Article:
How to start saving money in 5 easy steps

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You probably know that instead of just spending everything you make, you should also be saving money for the future. Unfortunately, sometimes that is easier said than done.

If you’re having a hard time getting started saving money, we’ve got some steps to get you on a path to a stable financial future.

5 steps to take to start saving for the future

You might already know that money expert Clark Howard’s mantra is “Save more, spend less and avoid getting ripped off.”

While all of those things are tied together, there’s a reason “save more” comes first: In order to put yourself in a good place financially, you have to hang on to more of the money you work so hard to make.

Here’s how to get started in five easy steps:

  1. Create a budget
  2. Reduce your expenses
  3. Set goals for yourself
  4. Build an emergency fund
  5. Start investing your savings

1. Create a budget

Just as you wouldn’t get on the road to a destination you’ve never been to before without some kind of map, you can’t really get to a place where you’re saving money without having an idea how to get there. That’s where creating a budget comes in.

A budget allows you to see all of the money that you’re taking in (income) and all of the money that you’re spending (expenses) in one place.

If your expenses exceed your income, you will be in debt — if you’re not already. If your income and expenses are roughly the same each month, you are living paycheck-to-paycheck.

The only way to save money is to make sure that you are making more money than you are spending each month, and a budget is really the only way to ensure that.

If you are in debt, your budget should account for paying down any high-interest debt that you have. It doesn’t usually make financial sense to “save” money when you’re really losing money every month in interest charges.

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Learn how to create a monthly budget using the CLARK Method and download our free budgeting worksheet here.

2. Reduce your expenses

Once you have your budget set up, you can start focusing on the “spend less” part of things by reducing your expenses. Take a look at all of the things you’re spending money on each month and try to identify areas where you could cut costs.

While your largest monthly expense is likely your mortgage or rent, moving is a pretty big (and sometimes expensive) undertaking. So, let’s assume you’re going to stay where you are for a while and focus on things that you have a little more immediate control over.

Those would include things like groceries, home entertainment and your cell phone bill. We have some ideas about how you can spend less on all of those things:

The key to reducing your expenses is to look at all of the options available to you in any given category and select the least expensive one that still makes sense for you.

Of course, at the same time you’re reducing expenses you could also be looking for ways to make a little extra money on the side.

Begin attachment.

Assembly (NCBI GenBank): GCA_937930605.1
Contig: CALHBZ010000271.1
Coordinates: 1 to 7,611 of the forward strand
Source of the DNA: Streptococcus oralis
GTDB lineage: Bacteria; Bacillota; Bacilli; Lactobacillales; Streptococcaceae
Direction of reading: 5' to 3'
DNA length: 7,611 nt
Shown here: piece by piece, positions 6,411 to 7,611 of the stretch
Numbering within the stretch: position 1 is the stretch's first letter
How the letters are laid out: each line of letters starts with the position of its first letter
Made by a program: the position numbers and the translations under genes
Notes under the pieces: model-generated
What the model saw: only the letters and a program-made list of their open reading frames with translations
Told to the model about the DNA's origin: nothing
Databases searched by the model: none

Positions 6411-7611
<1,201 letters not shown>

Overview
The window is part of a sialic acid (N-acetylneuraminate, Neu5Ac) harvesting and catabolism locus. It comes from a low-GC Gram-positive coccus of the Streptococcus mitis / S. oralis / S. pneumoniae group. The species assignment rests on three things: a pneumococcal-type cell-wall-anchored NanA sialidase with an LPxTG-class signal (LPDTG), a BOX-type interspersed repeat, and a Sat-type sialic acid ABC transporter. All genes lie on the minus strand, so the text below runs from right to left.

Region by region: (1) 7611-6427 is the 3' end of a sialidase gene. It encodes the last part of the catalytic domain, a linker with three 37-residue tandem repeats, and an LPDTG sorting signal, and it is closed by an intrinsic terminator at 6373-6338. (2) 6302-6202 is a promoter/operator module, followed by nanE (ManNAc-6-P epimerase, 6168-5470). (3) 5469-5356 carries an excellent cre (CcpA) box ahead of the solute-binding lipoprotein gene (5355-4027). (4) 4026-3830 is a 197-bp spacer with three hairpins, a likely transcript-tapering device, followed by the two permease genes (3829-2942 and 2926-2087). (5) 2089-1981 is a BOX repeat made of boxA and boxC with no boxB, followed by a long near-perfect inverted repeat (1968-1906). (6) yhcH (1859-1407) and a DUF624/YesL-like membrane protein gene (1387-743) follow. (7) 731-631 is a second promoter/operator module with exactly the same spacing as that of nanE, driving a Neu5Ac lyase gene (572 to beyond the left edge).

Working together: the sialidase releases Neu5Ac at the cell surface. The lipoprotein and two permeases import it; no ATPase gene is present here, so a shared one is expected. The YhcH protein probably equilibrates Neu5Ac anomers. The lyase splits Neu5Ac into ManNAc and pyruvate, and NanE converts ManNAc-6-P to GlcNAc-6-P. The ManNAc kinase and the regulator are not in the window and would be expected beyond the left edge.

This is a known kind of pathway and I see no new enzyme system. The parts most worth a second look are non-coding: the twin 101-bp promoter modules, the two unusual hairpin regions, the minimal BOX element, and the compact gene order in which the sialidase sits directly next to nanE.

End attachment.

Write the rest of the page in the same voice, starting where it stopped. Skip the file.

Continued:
3. Set goals for yourself

Now that you’ve created your budget and hopefully cut your spending to the point that you’re actually spending less money than you’re making, it’s time to set some goals for yourself and create a plan for how you’re going to achieve them.

Your very first goal for yourself when you start saving money is to build an emergency fund for yourself, but we’ll get to that in a second.

Other goals you might set for yourself include:

Having a concrete goal or goals will help keep you on track with your savings. In fact, the closer you get to reaching your goal the more you may find yourself saving in order to make your dream a reality.

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4. Build an emergency fund

As we mentioned above, the first thing you should do with your extra money when you start saving is to build an emergency fund.

Your goal with the emergency fund is to have enough money to cover three to six months worth of expenses saved somewhere like a high-yield savings account.

You want this money to be easily accessible because it’s there in case any unexpected large expenses arise or you suddenly find yourself missing some of your income due to a job loss other reduction in pay.

“Surveys show, no matter how the question is asked, that roughly half of Americans cannot handle a simple financial hiccup in their lives — some part of our car breaks, or something in your home needs repairing or replacing or whatever it is that’s a surprise — you don’t have anything to draw on,” Clark says. “That’s why having savings in an oops fund or emergency fund is so important.”

If you’re not prepared for the unexpected, you might find yourself in a position where you’re forced to borrow money. You’ll then have to pay back that money — plus interest — which means you are likely not going to be able to save.

5. Start investing your savings

Now that you’ve created your budget, paid off your high-interest debt and built an emergency fund for yourself, the fun really begins: You get to start investing your savings for the future.

Getting started with investing can be a little intimidating, but it doesn’t have to be. If your employer offers a 401(k) with a match, that’s a great place to start — it’s free money.

We’ve got the details on how to start investing and saving for retirement right here.

Final thought

Saving money — whether it’s for unexpected expenses, an upcoming big purchase or your retirement years — takes some planning and good decision making on your part. But, it’s probably the most important thing you can do to give yourself peace of mind and a bright future.

The most important thing is to be level-headed about it. Follow the steps above in order and at a pace that’s comfortable for you.

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